Credit: Kyle Hotz, David Baron, and Rob Leigh

Detective Jim Corrigan has been shot on the streets of Gotham City—and the Spectre must reach out to Batman to help him find the secret assassin!


Brian: I really enjoyed this. The missing-persons case is good, but even before that, Corrigan and his partner working the scene. Hotz has some striking shots, too—love the cover and the credits spread especially.

Jay: All due credit to guys like Mahnke and Walker, this is what I want a Batman book to look like.

Josh: Oh… See, I had a love/hate relationship with the art. There were times that I loved it, and then there were times that I wasn’t a huge fan. I liked the mood of the art though. It definitely felt like there were Kelley Jones influences here, just with much cleaner, less blobby characters and lines. I enjoyed that drama quite a bit… Ok, now that I’m talking about, I actually enjoyed the art more than I realized. Carry on. Haha!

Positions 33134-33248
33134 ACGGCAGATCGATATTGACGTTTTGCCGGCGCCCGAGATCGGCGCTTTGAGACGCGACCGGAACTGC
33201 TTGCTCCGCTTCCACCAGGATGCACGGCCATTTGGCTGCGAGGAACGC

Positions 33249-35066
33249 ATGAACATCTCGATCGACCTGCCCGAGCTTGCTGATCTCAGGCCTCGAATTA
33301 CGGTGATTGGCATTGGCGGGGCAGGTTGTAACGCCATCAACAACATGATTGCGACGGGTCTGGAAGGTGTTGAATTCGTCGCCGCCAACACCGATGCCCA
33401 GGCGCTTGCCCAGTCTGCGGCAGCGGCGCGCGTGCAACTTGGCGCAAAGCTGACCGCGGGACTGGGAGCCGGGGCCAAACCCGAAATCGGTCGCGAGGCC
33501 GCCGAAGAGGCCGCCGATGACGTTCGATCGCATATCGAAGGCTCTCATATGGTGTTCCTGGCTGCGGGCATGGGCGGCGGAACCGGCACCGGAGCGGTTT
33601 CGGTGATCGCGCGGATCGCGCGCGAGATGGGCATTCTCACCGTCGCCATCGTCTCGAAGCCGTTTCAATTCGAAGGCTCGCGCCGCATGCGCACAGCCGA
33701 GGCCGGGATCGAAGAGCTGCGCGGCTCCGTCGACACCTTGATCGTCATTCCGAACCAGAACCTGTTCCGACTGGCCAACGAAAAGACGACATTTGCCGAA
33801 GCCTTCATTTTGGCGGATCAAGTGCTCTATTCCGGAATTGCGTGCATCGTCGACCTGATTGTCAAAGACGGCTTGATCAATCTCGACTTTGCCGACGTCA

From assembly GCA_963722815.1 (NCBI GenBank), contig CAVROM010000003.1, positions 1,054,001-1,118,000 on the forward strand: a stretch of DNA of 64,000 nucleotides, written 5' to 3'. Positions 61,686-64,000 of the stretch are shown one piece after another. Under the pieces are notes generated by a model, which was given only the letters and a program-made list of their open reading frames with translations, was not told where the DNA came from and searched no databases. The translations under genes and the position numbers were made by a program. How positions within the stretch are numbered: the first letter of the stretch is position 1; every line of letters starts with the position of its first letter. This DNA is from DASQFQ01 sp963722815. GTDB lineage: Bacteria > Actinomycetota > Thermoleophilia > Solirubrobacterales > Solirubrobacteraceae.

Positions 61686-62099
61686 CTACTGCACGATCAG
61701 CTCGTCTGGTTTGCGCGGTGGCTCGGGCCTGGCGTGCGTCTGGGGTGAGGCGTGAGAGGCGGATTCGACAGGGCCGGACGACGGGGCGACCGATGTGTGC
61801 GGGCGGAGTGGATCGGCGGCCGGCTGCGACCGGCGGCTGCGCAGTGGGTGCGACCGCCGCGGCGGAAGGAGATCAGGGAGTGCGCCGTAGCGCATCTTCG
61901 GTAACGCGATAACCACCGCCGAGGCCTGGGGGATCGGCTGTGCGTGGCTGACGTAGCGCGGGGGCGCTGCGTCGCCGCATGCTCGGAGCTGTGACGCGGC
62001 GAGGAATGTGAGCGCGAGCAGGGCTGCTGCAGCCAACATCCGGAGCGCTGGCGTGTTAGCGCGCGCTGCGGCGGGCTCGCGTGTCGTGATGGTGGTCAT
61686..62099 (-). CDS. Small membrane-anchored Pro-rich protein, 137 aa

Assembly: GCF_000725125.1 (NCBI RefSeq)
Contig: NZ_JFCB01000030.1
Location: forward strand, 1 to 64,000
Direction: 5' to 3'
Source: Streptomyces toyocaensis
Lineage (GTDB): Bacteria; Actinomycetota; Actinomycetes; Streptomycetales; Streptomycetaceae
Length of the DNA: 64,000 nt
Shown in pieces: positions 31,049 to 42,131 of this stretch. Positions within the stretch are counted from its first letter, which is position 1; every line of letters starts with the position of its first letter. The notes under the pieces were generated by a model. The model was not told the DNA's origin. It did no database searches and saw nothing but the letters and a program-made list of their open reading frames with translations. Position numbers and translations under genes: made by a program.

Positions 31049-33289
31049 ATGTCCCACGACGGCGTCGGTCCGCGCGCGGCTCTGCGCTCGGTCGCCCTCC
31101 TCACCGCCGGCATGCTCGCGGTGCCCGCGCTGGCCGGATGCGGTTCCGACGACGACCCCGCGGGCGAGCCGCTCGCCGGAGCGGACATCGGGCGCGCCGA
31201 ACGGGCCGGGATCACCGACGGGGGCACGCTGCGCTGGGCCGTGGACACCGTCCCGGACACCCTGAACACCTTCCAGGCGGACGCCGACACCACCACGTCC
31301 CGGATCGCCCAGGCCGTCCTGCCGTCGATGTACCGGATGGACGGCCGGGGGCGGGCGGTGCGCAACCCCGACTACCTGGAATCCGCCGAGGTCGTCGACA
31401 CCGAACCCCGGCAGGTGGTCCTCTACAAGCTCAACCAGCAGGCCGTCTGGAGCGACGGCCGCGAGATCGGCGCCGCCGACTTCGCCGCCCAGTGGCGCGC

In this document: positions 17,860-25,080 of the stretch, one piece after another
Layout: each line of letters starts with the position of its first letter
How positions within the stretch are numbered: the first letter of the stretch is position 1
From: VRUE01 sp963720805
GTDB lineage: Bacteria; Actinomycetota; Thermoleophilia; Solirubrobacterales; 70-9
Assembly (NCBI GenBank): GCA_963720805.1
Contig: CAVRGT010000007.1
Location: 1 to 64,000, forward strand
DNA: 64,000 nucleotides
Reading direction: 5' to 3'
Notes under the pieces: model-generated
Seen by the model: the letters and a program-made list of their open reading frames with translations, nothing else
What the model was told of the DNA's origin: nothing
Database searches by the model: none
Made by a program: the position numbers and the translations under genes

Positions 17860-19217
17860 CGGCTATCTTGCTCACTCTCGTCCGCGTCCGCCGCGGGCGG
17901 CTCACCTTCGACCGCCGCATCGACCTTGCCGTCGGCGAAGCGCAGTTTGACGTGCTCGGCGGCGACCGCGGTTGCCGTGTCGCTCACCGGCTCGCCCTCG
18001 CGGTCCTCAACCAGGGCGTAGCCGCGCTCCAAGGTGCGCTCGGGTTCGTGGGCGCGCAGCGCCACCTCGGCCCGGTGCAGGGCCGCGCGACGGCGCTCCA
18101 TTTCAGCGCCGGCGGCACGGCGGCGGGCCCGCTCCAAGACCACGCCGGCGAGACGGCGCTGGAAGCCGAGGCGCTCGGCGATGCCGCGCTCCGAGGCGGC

Casper: Dude, this was great! The writing and the art. I think Tomasi found a good reason for Spectre asking Batman for help. I also dig the focus on detective work. All in all, a fun and well-crafted setup for a new arc. I’m really into what Tomasi has been doing on this title. In this issue I particularly liked the moment where Spectre and Batman are on the crime scene and Gordon and his crew can’t see them. And then when Spectre leaves, everyone can see Batman. Some of the CSI folks act surprised, but Gordon’s just like, “Oh, hey, there you are!” It’s a nice subtly different take on Batman appearing and disappearing out of nowhere: nobody knows how Batman shows up or how he manages to vanish, it’s just what he does. It’s a nice little detail.